04 June, 2016

He sat the SAT

Following on from yesterday's post, this morning our eldest son did an American test called the SAT. It is a test needed to standardize his non-Australian high school results for application to the tertiary system in Australia. This is not a school-based test, though CAJ hosts them and facilitates kids preparing for them. Hence neither I nor my school teacher husband know much about it at all. Makes me feel a little embarrassed, but I'm not sure that me knowing a lot about it would help him. 

Anyway, we paid for him to take this three-hour test this morning. Hopefully he'll do well enough that getting into uni won't be a big issue next year. And he does have more opportunities to do the test if he wishes, because these are held seven times a year and he doesn't have to apply for university in Australia till September next year (2017). 

Here's a bit of what Wikipedia has to say about this test (it also says that over 1.69 million high school graduates in 2015 took the test):
The SAT is a standardized test widely used for college admissions in the United States. It was first introduced in 1926. ...The SAT is owned and published by the College Board, a private, nonprofit organization in the United States. . . . The test is intended to assess a student's readiness for college. It is designed to not be aligned to high school curriculum. 
The College Board states that the SAT measures literacy and writing skills that are needed for academic success in college. They state that the SAT assesses how well the test takers analyze and solve problems—skills they learned in school that they will need in college. However, the test is administered under a tight time limit (speeded) to help produce a range of scores.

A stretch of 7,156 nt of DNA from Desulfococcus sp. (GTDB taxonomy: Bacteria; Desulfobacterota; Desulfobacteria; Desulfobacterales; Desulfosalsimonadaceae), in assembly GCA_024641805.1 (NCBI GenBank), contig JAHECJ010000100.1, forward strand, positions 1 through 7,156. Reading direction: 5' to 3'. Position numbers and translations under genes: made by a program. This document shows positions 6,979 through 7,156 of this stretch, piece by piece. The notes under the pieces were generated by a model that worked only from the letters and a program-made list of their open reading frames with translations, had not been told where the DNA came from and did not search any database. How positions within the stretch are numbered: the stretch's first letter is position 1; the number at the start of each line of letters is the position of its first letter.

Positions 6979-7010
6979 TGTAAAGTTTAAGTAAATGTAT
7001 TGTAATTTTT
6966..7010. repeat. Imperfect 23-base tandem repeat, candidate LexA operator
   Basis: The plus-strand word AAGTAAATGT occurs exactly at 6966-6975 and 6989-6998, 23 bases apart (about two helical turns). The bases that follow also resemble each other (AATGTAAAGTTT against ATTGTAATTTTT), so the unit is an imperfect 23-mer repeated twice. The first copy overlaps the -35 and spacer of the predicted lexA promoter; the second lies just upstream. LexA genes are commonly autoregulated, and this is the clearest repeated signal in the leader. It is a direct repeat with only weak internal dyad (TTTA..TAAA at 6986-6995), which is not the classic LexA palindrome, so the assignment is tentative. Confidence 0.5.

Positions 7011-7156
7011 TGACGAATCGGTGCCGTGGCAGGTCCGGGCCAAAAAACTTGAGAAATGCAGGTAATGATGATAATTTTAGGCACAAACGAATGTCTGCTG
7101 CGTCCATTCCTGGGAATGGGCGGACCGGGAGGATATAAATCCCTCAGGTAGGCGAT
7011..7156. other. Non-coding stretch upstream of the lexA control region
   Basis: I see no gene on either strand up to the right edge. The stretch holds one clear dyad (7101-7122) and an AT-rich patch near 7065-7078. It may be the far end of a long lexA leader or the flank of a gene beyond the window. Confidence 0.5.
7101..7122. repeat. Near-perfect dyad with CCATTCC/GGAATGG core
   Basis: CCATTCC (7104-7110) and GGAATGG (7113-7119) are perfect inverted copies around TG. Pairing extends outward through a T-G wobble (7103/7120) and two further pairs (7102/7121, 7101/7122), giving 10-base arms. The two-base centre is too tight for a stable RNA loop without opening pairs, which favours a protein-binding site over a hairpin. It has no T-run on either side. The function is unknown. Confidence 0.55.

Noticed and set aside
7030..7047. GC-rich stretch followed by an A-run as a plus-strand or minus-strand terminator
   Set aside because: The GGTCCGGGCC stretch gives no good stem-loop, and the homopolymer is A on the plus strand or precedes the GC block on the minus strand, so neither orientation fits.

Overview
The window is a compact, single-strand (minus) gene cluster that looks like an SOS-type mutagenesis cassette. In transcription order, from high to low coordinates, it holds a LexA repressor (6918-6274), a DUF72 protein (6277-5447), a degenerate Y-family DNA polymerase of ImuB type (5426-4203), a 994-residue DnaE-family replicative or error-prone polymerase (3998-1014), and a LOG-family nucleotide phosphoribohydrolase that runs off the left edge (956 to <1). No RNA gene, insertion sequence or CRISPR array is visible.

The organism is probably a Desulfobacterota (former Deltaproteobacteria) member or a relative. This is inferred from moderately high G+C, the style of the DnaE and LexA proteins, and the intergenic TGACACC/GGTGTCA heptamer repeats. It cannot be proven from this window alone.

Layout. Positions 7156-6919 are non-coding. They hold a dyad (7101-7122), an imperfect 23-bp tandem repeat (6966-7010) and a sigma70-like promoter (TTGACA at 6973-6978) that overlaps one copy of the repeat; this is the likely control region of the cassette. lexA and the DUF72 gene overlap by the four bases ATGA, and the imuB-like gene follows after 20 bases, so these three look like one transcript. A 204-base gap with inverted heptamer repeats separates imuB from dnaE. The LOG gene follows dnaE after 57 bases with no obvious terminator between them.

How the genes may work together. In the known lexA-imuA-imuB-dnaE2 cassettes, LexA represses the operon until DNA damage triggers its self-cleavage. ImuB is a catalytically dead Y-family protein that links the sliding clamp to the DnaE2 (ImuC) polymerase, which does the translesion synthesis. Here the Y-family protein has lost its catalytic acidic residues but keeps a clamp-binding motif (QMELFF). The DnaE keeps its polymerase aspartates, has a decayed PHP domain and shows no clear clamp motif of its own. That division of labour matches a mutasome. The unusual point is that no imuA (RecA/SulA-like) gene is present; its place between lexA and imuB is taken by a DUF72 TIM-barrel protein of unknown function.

The College Board also states that use of the SAT in combination with high school grade point average (GPA) provides a better indicator of success in college than high school grades alone, as measured by college freshman GPA. 
I also learned that you can get a score between 200 and 1,600, 1,600 being perfect. The scores are in 10-point increments.

I didn't expect to have so many challenges in sending my kids to an English-speaking school. You simply don't expect that there's going to be a third or fourth culture to encounter when the second culture you're dealing with in your host country is such a challenge in itself. I think that because it is in the language that you grew up speaking, you expect it to be easier. But it isn't necessarily and it certainly keeps us on our toes!

Yesterday there were a few comments on my FB post where I shared my blog post. Some great comments that I wanted to share here today, especially because they celebrate the positives of the challenges:

A missionary friend in Japan wrote: 
What wonderful opportunities we all have to experience various cultures. This missionary life is an incredibly blessed life. We are in the Japanese school system and enjoying getting to know people from Pakistan, Tanzania, the Philippines and other countries -- not anywhere close to the incredible cultural diversity that CAJ families get to experience. But even so, we are blessed and thankful.
 Another missionary friend who grew up as in Japan and also brought her kids up in Japan wrote this:
Aren't cultures so fun! I lived with varying cultures all my life!
As a post-script to yesterday's post I want to add this comment from teacher at CAJ:
Actually I found all but a couple of these terms in the Acronym and Term directory found in all the CAJ student handbooks, and I'd be glad to add the others. (I think AST is ACT). http://www.caj.or.jp/.../index.../Acronym_and_Term_Directory Inside/exclusive language is a challenge in many, if not most, organizations including missions and churches. And of course a definition is far from understanding the why and the implications but it is a start. I'm working on learning a new set of acronyms and terms for our new school next year and thankful I'm not switching to an IB (international baccalaureate) school as their acronym pool is much bigger than any other educational system I've seen. 

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